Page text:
All personal data will be securely destroyed at the end of the study.

Data monitoring

Due to the non-medicinal and low-risk nature of the trial, a data monitoring committee will not be needed. The trial steering committee (which consists of an independent chair; the three lead applicants (GR, RDN, and FMW), the CTU lead (ZH), the trial statistician (OCU), a patient representative, an independent statistician, and an independent clinician) will meet every 6 months from the start of the study and will monitor study progress, approve a data analysis plan, and will ensure the study runs in accordance with the protocol and applicable standard operating procedures. Some members of the trial steering committee will take responsibility for the data monitoring and ethics.

The lead applicants will be responsible for communicating important protocol modifications to relevant parties. The trial is subject to the audit arrangements of the NIHR CRN. These are independent of the funder and the sponsor.

Incidence of adverse events

An adverse event will be defined as ‘an event that arises directly from participation in the research’, including complications that occur in the course of investigation. These will be reported using an adverse event reporting form.

Dissemination policy

For primary publications, the study team will form the basis of the writing committee and will also advise on any related publications. Primary publications will include members of the study team and other co-investigators as named authors or as part of a group authorship. In general, any related publications should include the principal investigators, lead researchers, and statistician as named authors; however, this is at the discretion of the writing committee.

Discussion

The objectives of this trial are to optimise the intervention and establish the acceptability of both the intervention and randomisation, confirm the suitability and selection of outcome measures, finalise the design for the phase III definitive trial, and obtain preliminary estimates of the intervention effect. These outputs need to be obtained before conducting a definitive trial, which would determine the effect on patient outcomes (the stage at diagnosis, treatment with curative intent, 1-year and 3-year survival, and diagnostic interval), resulting from the introduction of the eCDS into general practice for suspected G-O cancer.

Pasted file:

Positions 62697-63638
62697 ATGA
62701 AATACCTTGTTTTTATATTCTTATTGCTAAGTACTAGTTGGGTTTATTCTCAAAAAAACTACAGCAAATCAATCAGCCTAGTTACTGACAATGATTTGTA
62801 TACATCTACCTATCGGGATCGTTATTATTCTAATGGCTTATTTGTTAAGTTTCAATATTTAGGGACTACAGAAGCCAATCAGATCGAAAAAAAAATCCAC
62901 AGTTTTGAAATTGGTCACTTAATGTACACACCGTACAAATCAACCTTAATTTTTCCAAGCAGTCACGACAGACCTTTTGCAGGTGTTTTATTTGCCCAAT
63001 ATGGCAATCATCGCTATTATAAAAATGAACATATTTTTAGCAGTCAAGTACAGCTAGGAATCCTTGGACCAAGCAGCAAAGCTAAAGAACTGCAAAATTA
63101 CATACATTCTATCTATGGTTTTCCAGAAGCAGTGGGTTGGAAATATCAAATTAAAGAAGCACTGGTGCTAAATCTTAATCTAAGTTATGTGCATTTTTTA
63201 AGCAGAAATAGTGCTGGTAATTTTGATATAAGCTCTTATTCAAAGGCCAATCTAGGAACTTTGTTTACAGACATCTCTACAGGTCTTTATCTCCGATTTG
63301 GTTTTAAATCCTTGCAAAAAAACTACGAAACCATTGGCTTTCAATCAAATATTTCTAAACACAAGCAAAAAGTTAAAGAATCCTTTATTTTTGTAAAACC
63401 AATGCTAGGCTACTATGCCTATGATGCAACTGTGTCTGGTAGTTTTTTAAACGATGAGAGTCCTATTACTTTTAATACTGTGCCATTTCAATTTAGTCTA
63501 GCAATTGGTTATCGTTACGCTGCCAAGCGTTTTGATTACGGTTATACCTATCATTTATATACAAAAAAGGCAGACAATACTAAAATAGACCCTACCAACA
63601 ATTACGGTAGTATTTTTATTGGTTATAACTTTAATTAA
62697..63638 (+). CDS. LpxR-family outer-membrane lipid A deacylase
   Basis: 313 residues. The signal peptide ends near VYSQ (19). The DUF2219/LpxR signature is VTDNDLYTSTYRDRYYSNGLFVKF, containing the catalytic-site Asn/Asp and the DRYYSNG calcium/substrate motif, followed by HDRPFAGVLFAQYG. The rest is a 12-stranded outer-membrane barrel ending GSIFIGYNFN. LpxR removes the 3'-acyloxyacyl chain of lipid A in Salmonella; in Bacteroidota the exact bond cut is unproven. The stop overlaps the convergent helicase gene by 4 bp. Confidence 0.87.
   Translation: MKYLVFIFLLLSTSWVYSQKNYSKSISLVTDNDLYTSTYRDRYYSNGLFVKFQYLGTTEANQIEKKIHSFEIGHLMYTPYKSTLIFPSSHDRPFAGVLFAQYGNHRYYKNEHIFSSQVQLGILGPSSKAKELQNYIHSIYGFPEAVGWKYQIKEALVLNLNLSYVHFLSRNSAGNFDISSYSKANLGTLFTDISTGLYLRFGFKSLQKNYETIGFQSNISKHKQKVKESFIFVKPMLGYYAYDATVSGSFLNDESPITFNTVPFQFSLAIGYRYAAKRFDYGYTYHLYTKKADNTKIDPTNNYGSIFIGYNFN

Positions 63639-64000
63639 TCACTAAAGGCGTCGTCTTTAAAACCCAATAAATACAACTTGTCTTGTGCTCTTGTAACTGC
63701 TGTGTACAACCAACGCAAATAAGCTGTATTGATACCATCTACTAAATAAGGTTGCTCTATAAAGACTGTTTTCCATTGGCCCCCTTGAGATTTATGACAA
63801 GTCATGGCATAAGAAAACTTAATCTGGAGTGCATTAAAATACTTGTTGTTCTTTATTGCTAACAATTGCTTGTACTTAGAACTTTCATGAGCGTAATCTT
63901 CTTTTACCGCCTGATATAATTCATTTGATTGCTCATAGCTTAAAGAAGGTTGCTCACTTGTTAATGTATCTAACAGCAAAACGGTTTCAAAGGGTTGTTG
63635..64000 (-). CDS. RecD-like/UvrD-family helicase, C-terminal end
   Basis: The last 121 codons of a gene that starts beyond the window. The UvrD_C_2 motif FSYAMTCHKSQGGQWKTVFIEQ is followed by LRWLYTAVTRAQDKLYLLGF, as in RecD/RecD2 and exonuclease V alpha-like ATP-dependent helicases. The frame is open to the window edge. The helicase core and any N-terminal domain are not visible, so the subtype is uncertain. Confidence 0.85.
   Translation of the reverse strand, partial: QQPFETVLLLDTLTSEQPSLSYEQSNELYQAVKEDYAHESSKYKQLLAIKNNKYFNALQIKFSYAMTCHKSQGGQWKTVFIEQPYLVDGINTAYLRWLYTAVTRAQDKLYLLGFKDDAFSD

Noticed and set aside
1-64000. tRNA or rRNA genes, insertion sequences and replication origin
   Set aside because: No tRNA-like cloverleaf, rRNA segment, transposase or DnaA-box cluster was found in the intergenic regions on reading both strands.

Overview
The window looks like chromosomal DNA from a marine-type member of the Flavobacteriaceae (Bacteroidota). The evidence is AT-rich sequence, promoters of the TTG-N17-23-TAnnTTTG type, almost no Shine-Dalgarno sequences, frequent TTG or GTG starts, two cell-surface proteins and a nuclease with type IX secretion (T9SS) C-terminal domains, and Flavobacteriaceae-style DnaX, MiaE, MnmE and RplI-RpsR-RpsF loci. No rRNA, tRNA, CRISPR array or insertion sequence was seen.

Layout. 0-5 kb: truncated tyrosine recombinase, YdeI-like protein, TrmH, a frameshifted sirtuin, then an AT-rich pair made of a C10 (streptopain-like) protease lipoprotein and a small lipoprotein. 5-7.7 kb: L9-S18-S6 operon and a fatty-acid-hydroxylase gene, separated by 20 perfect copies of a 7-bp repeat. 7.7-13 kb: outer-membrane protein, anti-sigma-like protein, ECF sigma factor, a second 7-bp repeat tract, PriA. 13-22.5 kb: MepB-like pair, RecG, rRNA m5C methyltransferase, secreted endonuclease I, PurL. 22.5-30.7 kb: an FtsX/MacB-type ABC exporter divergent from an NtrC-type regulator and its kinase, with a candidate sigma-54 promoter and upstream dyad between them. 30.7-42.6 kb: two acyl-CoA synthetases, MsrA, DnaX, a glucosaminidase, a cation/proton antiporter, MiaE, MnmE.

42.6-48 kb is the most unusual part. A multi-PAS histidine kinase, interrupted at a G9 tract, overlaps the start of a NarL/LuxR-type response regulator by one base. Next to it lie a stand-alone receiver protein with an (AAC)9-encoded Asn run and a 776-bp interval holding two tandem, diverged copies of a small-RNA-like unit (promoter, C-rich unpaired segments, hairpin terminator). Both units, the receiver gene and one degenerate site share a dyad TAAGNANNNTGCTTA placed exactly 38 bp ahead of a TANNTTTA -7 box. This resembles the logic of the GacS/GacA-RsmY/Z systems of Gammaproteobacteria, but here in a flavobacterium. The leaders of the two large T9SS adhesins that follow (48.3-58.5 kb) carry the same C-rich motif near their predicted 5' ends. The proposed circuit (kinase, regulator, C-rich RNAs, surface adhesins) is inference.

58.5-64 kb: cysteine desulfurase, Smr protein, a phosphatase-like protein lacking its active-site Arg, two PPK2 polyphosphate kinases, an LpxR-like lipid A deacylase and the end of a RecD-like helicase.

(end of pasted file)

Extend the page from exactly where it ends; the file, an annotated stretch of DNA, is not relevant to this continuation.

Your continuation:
We will use the Medical Research Council framework for the design and evaluation of complex interventions [25, 33, 34]. We are conducting a phase II, exploratory, cluster-randomised controlled trial to evaluate an eCDS tool for suspected G-O cancer (the e-RAT [3]).

The use of the eCDS in intervention practices may result in a change in practice activity levels for gastroscopy. The direction of effect is uncertain, since any increase in activity may be offset by fewer unnecessary referrals. An absolute 10 % increase in gastroscopies in the intervention arm would constitute an additional 32 gastroscopies in each network area.

Public awareness campaigns for G-O cancer have been run as part of the Be Clear on Cancer campaign and resulted in an increase in GP consultations and referrals. If such a campaign runs in either or both of the two recruitment areas during the recruitment period, we will monitor and describe it.

New NICE guidance on the investigation of possible cancer was published in July 2015 after the study was designed and ethical approval was obtained but before recruitment had begun. The NICE guidance was based in part upon the research underpinning the eRAT, so control practices (if they fully adhere to the new guidance) may offer investigative practice closer in nature to the intervention practices than was expected at the time of the trial design. Adoption of the NICE guidelines (NG12) may also occur at different rates between the different clinical commissioning groups.

This is one of the first trials of eCDS for the early diagnosis of symptomatic cancer and will be completed in 2018.

Trial status

Site recruitment commenced in September 2015, and the trial is ongoing.

Abbreviations

CPD: